Gender can also shape the internship experience with regards to parent-interns.Interns who are also parents (notably mothers) do not benefit from any financial or in-kind support (such as childcare facilities at their place of work). The lack of such measures, combined with the absence of a stipend, negatively impacts parent interns, who therefore are discouraged from applying and face additional burdens when accepting such positions.
As the nature of the labour market is rapidly changing, the legality, benefits and fairness of internships are frequently coming under scrutiny. In most jurisdictions, in fact, interns are not even entitled to minimal labour law protection, creating a situation of legal and personal uncertainty as internships may become a loophole for firms to employ unprotected and often unpaid workers. When internship agreements do not contain indications of rights and entitlements, interns are put in a precarious position. Such rights and entitlements include issues related to leave and sick days, amongst others, but it also encompasses a lack of information regarding protection from harassment and access to justice. By shirking clear definitions and expectations of an internship, there is a troubling risk for abuses. It follows that interns may easily suffer exploitation, abuse or harassment, as in most cases they are not legally protected as employees. The 2017 FII survey received a response from an intern which perfectly sums up the precarity that this creates: “A few staff members made advances of an unprofessional nature toward me (indecent proposals) and there was no mechanism for me to report them through. This caused me great distress, and to this day I am not sure how to address this without finding myself in a “my word against theirs” situation, in which I am guaranteed to not be taken seriously, as they outrank me in the organisation.” – UN intern for 6 months in 2017.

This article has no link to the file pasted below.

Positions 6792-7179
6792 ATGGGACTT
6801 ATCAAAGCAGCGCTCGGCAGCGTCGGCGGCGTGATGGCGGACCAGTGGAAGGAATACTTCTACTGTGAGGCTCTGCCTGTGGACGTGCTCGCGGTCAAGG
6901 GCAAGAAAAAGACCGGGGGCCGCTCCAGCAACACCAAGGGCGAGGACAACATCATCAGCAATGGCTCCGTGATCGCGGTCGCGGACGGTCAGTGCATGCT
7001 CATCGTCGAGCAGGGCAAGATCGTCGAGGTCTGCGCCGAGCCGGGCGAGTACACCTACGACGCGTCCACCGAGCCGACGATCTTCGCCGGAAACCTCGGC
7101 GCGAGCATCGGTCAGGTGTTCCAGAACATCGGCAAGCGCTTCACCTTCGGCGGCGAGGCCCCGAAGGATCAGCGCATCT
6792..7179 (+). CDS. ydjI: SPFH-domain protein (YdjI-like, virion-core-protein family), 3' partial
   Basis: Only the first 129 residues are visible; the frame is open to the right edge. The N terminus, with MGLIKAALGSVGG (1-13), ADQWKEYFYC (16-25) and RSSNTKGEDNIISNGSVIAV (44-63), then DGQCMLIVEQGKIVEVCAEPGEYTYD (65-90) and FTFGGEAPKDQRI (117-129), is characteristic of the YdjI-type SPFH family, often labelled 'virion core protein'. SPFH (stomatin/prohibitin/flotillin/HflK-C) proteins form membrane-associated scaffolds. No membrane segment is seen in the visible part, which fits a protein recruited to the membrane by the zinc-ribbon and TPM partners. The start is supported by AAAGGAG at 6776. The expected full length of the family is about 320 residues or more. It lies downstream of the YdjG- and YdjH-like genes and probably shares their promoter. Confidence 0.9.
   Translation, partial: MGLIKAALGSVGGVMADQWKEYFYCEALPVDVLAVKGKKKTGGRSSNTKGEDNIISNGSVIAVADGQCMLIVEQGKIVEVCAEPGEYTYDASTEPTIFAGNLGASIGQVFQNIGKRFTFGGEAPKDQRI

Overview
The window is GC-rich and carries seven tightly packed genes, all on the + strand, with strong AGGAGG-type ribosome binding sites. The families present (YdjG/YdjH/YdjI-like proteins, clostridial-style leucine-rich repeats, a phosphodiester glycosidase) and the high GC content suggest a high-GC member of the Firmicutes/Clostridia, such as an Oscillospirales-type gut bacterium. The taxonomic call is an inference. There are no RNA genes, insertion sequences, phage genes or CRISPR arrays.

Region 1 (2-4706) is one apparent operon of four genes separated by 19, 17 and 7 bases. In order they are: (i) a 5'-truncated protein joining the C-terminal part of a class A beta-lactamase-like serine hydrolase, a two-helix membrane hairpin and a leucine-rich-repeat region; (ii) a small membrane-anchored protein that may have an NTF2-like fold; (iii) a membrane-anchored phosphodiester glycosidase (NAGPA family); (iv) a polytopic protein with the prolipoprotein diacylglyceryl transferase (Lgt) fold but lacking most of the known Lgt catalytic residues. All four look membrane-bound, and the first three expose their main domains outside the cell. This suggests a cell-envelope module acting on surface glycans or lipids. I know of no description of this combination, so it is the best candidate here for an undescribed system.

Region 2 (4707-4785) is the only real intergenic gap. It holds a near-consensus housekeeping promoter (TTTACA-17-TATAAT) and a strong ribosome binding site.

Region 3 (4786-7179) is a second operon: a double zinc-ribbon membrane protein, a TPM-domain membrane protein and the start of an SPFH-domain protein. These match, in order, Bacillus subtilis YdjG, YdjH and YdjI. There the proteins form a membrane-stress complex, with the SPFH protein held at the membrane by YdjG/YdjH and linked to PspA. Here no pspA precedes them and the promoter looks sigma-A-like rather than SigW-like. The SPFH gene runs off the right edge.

The temporary and insecure nature of internships can in some cases be the reason that interns are preyed upon by abusers in their organisation. An internal UN survey highlighted that it is often temporary and junior employees, terms which apply to interns, that are the recipients of such foul behaviour. Laura Turquet, coordinator of the UN Feminist Network, reacted to the survey in January 2019, saying: “Often younger staff, those on less secure contracts, and so on, are regarded as more vulnerable, less likely to report, and so unfortunately those people are more likely to be targeted.”